The 3CX cyberattack hit two critical infrastructure organizations in Europe and the US. Symantec’s Threat Hunter team discovered this after research. These are organizations that are active in the energy sector. In addition, two organizations in the financial sector have also been hacked.
All attacks were carried out using a compromised version of the X_Trader financial software. If victims run the Setup.exe, the attackers, who Symantec says are affiliated with North Korea, can install a modular backdoor into the victims’ systems. This allows the malware to execute malicious shell code or place a communication module in Chrome, Firefox and Edge browsers, explains Symantec. Because the developer of the X_Trader software enables futures trading, including energy futures, Symantec believes the attack has a financial motive.
The Threat Hunter team calls the breach of the critical organizations worrying, as North Korean-backed hacker groups are known for their cyber espionage. Symantec therefore does not rule out further exploitation of the cracked organizations later on.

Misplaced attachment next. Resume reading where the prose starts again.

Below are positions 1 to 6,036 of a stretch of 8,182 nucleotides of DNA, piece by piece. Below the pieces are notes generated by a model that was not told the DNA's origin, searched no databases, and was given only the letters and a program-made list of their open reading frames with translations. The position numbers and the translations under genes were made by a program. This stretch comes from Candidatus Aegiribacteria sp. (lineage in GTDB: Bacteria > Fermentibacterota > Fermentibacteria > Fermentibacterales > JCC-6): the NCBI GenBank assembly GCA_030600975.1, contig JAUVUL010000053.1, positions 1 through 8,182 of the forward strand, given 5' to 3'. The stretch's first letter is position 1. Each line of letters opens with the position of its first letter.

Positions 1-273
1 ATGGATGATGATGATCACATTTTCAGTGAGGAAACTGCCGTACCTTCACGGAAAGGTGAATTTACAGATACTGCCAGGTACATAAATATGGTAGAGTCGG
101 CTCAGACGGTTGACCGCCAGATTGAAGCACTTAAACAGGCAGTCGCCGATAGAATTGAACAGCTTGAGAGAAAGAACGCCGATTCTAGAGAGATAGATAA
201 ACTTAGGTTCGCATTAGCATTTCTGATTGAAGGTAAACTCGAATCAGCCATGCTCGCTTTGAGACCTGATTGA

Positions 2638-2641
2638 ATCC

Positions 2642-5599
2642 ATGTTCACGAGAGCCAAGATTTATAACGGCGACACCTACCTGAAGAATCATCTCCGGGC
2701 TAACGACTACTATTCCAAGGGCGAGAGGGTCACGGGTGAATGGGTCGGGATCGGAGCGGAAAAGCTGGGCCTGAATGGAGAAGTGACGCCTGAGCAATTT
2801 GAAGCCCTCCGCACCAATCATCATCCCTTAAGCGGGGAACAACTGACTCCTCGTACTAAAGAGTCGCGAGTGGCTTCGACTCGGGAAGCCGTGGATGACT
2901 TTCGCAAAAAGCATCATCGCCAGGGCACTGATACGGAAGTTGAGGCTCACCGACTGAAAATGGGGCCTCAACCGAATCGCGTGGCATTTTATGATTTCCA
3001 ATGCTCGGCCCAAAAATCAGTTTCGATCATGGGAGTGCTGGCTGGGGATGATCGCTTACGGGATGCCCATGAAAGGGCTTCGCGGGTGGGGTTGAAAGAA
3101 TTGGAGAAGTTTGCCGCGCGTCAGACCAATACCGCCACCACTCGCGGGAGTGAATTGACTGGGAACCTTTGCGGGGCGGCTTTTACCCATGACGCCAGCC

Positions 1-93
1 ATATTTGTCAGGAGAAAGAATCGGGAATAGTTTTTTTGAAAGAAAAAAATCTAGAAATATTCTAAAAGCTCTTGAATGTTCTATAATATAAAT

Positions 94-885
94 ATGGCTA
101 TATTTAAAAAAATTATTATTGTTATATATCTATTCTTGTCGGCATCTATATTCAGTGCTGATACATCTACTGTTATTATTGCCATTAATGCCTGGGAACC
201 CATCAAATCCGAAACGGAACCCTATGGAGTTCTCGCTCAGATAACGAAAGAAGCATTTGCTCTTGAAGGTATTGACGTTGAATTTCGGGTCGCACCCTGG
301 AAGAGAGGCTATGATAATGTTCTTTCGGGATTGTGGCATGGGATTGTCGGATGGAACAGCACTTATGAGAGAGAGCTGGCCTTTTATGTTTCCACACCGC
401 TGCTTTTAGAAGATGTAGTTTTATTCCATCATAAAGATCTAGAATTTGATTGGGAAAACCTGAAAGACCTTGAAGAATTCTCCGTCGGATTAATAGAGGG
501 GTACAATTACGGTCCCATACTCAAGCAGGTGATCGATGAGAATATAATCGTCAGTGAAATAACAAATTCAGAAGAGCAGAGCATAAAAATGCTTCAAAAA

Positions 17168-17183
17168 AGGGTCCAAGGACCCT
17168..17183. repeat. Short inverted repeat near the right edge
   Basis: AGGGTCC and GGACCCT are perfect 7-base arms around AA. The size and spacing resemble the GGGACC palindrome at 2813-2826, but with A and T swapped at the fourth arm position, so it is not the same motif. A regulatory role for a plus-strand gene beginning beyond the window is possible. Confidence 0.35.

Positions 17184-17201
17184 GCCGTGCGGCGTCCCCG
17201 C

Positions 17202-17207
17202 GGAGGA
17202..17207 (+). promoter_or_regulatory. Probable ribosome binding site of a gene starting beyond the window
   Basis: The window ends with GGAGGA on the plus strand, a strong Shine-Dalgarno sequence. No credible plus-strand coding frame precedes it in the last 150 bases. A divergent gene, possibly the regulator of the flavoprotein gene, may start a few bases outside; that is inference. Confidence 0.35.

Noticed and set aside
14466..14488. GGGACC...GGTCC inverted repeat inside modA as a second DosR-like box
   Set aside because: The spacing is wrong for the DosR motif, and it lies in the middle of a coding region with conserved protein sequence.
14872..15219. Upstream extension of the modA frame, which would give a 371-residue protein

Exactly which two critical infrastructure organizations are involved is not mentioned. One of the two is in the US and the other in Europe. Both are ‘energy suppliers who generate energy and supply it to the grid’, the team clarifies against Bleeping Computer. Because in addition to 3CX, at least four other organizations have already been hacked by the software, Symantec says it is very likely that other parties are also affected. “The attackers behind these breaches clearly have a successful template for supply chain attacks and new, similar attacks cannot be ruled out.”
In late March, it became apparent that attackers were misusing 3CX’s desktop client to distribute malware via a supply chain attack. The malware made it possible to listen in on conversations and voicemail messages. 3CX is a VoIP provider with customers such as McDonald’s and Coca-Cola, as well as the UK healthcare sector.